4.8   Technical assistance under the European territorial cooperation goal should be used to increase the absorption capacity of potential final recipients of support and to increase the effectiveness of managing authorities' administrative capabilities, with a focus on eliminating excessive administrative burdens.

Brussels, 25 April 2012.

The President of the European Economic and Social Committee

Staffan NILSSON


(1)  The Proposal for a Regulation of the European Parliament and of the Council on specific provisions for the support from the European Regional Development Fund to the European territorial cooperation goal and the Proposal for a Regulation of the European Parliament and of the Council laying down common provisions on the European Regional Development Fund, the European Social Fund, the Cohesion Fund, the European Agricultural Fund for Rural Development and the European Maritime and Fisheries Fund covered by the Common Strategic Framework and laying down general provisions on the European Regional Development Fund, the European Social Fund and the Cohesion Fund and repealing Regulation (EC) No 1083/2006 (COM(2011) 615 final) together constitute the main legislative framework and the basis for discussion of the future shape of cohesion policy for the period 2014–2020.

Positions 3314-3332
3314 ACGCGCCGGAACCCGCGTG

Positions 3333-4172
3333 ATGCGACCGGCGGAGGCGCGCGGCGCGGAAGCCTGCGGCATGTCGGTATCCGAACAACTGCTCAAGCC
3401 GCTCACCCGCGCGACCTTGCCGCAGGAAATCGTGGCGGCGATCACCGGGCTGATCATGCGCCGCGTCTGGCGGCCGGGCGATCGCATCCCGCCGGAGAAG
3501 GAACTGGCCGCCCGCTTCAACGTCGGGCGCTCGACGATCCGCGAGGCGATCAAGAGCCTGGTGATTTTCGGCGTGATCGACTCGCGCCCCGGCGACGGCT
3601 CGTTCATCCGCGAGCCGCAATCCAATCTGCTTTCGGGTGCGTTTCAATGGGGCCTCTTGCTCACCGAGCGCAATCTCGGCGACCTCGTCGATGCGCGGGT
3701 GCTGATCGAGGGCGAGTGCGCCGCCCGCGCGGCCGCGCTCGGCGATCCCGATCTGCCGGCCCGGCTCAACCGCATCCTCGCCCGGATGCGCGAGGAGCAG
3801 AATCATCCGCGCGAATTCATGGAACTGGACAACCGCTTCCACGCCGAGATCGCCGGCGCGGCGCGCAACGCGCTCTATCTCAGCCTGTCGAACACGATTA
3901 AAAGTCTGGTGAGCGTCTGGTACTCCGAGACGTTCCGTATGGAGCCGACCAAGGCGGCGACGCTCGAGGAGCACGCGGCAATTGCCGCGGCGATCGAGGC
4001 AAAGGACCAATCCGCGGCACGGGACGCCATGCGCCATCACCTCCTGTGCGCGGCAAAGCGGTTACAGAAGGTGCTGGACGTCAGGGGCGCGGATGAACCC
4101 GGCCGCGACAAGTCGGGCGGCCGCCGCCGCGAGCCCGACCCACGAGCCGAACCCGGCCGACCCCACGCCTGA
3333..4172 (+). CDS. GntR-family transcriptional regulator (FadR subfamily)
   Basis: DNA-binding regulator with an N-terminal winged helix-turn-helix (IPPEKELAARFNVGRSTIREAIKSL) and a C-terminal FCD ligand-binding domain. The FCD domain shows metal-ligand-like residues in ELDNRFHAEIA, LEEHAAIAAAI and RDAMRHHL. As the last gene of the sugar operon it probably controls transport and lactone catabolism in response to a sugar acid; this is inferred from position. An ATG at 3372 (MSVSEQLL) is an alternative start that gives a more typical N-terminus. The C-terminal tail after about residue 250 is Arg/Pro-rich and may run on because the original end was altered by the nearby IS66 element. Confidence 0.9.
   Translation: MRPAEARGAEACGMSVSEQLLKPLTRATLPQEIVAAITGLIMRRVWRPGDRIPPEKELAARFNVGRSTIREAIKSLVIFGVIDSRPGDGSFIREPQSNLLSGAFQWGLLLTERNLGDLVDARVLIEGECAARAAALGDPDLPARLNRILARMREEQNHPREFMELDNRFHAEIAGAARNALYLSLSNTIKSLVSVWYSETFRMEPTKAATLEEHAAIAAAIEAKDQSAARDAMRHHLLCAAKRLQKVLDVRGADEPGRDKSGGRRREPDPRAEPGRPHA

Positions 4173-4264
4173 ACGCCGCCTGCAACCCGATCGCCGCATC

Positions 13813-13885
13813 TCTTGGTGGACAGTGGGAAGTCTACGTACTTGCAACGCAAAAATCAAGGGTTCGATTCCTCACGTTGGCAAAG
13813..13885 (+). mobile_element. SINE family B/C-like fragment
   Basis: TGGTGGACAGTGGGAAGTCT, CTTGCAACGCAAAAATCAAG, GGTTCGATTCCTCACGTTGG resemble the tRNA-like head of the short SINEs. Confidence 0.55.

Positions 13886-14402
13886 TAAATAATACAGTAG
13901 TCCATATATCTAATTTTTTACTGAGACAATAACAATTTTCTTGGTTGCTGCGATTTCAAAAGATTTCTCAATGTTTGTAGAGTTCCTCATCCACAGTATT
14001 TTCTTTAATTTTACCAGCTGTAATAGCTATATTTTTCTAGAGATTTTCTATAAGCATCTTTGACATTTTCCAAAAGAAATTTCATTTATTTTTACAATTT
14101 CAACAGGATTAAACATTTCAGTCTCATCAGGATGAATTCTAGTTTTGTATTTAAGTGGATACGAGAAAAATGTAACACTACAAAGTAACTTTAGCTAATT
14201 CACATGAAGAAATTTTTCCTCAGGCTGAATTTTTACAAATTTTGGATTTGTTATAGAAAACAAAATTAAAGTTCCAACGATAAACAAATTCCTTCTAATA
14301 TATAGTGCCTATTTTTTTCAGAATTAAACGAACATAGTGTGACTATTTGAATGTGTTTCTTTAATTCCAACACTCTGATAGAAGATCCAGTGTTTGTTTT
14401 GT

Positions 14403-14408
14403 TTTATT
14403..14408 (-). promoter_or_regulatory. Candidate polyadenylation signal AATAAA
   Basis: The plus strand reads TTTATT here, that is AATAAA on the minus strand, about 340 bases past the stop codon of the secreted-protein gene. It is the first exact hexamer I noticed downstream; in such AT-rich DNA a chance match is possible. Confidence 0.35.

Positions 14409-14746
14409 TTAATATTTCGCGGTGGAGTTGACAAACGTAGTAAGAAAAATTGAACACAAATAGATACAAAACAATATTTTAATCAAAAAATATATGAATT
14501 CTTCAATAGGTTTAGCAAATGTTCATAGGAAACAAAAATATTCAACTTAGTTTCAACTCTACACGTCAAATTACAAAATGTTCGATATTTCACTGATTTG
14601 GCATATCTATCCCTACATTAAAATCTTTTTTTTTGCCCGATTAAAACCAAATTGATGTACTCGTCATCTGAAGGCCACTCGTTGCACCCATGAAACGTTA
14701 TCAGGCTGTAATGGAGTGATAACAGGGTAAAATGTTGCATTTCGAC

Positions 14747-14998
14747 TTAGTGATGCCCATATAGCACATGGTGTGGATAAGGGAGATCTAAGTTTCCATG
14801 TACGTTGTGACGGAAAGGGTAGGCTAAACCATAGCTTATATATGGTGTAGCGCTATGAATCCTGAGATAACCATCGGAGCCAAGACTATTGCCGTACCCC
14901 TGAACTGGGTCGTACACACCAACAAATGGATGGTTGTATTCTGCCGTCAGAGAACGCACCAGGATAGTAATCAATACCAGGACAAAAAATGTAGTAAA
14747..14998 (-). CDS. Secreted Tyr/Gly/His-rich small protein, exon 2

(2)  See also the EESC opinion on the European Grouping of Territorial Cooperation – Amendments (See page 53of this Official Journal).

(3)  The principle of thematic focus was endorsed by the EESC opinion on the Fifth Cohesion Report, OJ C 248, 25.8.2011, p. 68, points 2.2.5 and 6.14. The EESC has also long insisted on the need for simplification of administrative and accounting procedures, for example in its opinion on efficient partnership in cohesion policy, OJ C 44, 11.2.2011, p. 1 and, once again, in its opinion on the Fifth Cohesion Report, OJ C 248, 25.8.2011, p. 68.

(4)  Simplification of the cohesion policy rules has been the subject of a number of EESC opinions, including OJ C 248, 25.8.2011, p. 68 and OJ C 44, 11.2.2011, p. 1.

(5)  This principle has been supported by the EESC's opinions OJ C 248, 25.8.2011, p. 68 and OJ C 44, 11.2.2011, p. 1 and in public statements by EESC representatives in Gödöllő in June 2011 and Gdansk in October 2011.